When we tasted our first little buns last Friday, we started to compare them to other bakes...think of Eccles cakes but with rich buttery yeasted dough, or garibaldi biscuits, which have currants rather than raisins, and are biscuits, and usually come out of a packet. Maybe some Victorian travelling in Italy came across Dolce Milanese on their grand tour and felt the need to replicate and turn this delicacy into a manufactured biscuit. I love both Eccles cakes, and garibaldi biscuits, but Dolce Milanese really are the pinnacle of raisin deliciousness.
As well as using the rolling pin, I felt for most part of the process it was easier to use my hands to pat the dough into shape. Very generously Jane has previously given me permission to put up any recipes here, and often I have just alluded to the book, since I feel that any home baker ought really to have the whole book at hand, so that they can just sit down and read the recipes, make their annotations, and also skip to the face book page where a band of us, if time allows, put up pictures of our bakes.
I have made a couple of changes to the timings which I shall adopt next time, as I feel that it would fit in with a morning bake.
The morning before bake day put
500g raisins, to soak in water to cover.
The evening before bake day, make the dough
250g plain flour...I used half strong and half plain
1tsp dried yeast
150g raisin water
1 tbsp brandy or rum
grated zest from a large orange
100g butter, cubed
Make up the dough according to Jane's techniques, with everything being kneaded for 10 minutes, before the butter is added, and then again kneaded for a further ten minutes. The dough is soft and sticky so a good scraper is very useful, if like me you are doing this by hand. Have your sleeves well turned up, a pinny on, because once you start, it will be almost impossible to get your hands clear. I am diverting here from the recipe, as that is intended to have a six hour rise. So to get the dough ready to shape and bake in the morning, I would put the dough in a bowl, leave it to rise for an hour, and maybe then finish off the rise overnight in the fridge, if the kitchen is warm.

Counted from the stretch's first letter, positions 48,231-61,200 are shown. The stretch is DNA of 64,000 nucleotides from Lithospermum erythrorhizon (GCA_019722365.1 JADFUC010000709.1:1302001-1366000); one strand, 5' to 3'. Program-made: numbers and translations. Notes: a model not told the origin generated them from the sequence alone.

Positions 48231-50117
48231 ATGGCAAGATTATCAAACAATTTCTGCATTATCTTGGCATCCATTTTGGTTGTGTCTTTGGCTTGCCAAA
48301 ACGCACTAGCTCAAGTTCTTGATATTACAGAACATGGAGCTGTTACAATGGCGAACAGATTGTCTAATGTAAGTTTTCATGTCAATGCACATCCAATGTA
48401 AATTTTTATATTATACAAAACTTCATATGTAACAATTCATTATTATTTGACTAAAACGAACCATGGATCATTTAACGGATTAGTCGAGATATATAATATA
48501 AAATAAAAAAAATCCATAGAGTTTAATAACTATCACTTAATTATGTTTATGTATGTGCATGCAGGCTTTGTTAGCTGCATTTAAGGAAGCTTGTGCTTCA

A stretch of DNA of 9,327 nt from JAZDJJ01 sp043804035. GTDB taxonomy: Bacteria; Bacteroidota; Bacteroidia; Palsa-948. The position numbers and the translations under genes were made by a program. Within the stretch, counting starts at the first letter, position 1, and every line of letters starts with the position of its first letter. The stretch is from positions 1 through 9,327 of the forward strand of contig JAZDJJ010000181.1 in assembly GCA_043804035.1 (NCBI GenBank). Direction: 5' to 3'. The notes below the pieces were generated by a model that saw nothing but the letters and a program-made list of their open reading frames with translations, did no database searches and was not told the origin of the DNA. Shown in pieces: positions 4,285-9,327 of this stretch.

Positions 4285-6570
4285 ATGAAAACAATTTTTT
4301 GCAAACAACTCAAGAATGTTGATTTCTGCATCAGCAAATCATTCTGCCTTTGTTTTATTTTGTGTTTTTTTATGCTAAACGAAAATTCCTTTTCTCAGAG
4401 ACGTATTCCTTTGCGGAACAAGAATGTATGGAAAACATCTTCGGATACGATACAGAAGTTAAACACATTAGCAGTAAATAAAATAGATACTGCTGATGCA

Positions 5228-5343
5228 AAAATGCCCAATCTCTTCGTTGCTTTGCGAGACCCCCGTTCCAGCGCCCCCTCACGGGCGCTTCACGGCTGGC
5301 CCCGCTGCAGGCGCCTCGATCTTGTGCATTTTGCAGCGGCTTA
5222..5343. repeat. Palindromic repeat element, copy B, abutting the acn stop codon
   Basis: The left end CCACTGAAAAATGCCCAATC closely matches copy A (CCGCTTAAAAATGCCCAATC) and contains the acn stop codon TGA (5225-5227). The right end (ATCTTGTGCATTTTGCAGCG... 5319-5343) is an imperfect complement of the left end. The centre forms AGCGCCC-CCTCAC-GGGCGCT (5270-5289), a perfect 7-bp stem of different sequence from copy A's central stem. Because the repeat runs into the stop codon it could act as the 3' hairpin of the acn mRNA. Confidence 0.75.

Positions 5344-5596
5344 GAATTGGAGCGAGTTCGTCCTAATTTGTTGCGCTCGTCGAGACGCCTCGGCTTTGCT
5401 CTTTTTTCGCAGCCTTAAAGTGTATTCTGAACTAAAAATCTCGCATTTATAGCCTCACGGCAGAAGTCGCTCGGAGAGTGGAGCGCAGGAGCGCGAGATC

Early on the morning of bake day, get the dough out of the fridge, and whilst you have breakfast etc, allow the dough to come to room temperature.
The dough is sticky, so a little more flour is required for the worksurface, rolling pin etc. Whichever way is easier, gently turn then dough out and flatten it into a rectangle about 5mm thick, and scatter about a third of the well drained raisins over the majority of the surface, then bring in the two other edges to the middle. Pat or roll out again, and repeat this twice. I used both a spatula and scraper to help achieve this.
Leave the dough to rest seam side down, floured and under a cloth for about 20 minutes, then go back, cut it down the middle long ways, then cut into buns..giving about 20 buns in all.
Put the buns onto trays lined with baking parchment, and allow to rest for another 20 minutes, during which time the oven will have been turned on, so that it get to Gas Mark 7, 220 C by the baking time.
Glaze the buns, with Jane's glaze, which is made up of a whole egg, 1 tbs water, and a pinch each of salt and sugar. I like to do a 'double glaze', glaze once, leave a minute or two, then glaze again.
They ought to take about 20 minutes...but watch them. I change over the trays, and often at the same time move some of the outer ones to the inside if they look as if they are getting too brown. You can also cover with foil or baking parchment. Because the raisins have been well soaked, they stay very moist, and do not scorch.
They freeze beautifully, and if eaten later or when defrosted, it is well worth, warming them in a moderate oven, for five minutes...a little dusting of icing sugar gives them that extra sophisticated Italy look! Questi sono così stupendo....
When my official taster came on Monday, we asked Daniel how he would score then from 1 to 5. He said 1, when I said: "Oh, that is a really low score, so you don't like them", Daniel replied no 6,7, 9 out of 5...Well he is just 3 years and one month old! But from the look on his face, we all realised that he liked them as much as we did. My friends Mandy and Penny completely agree.
I used the remaining drained juices to add to my weekly standard bread......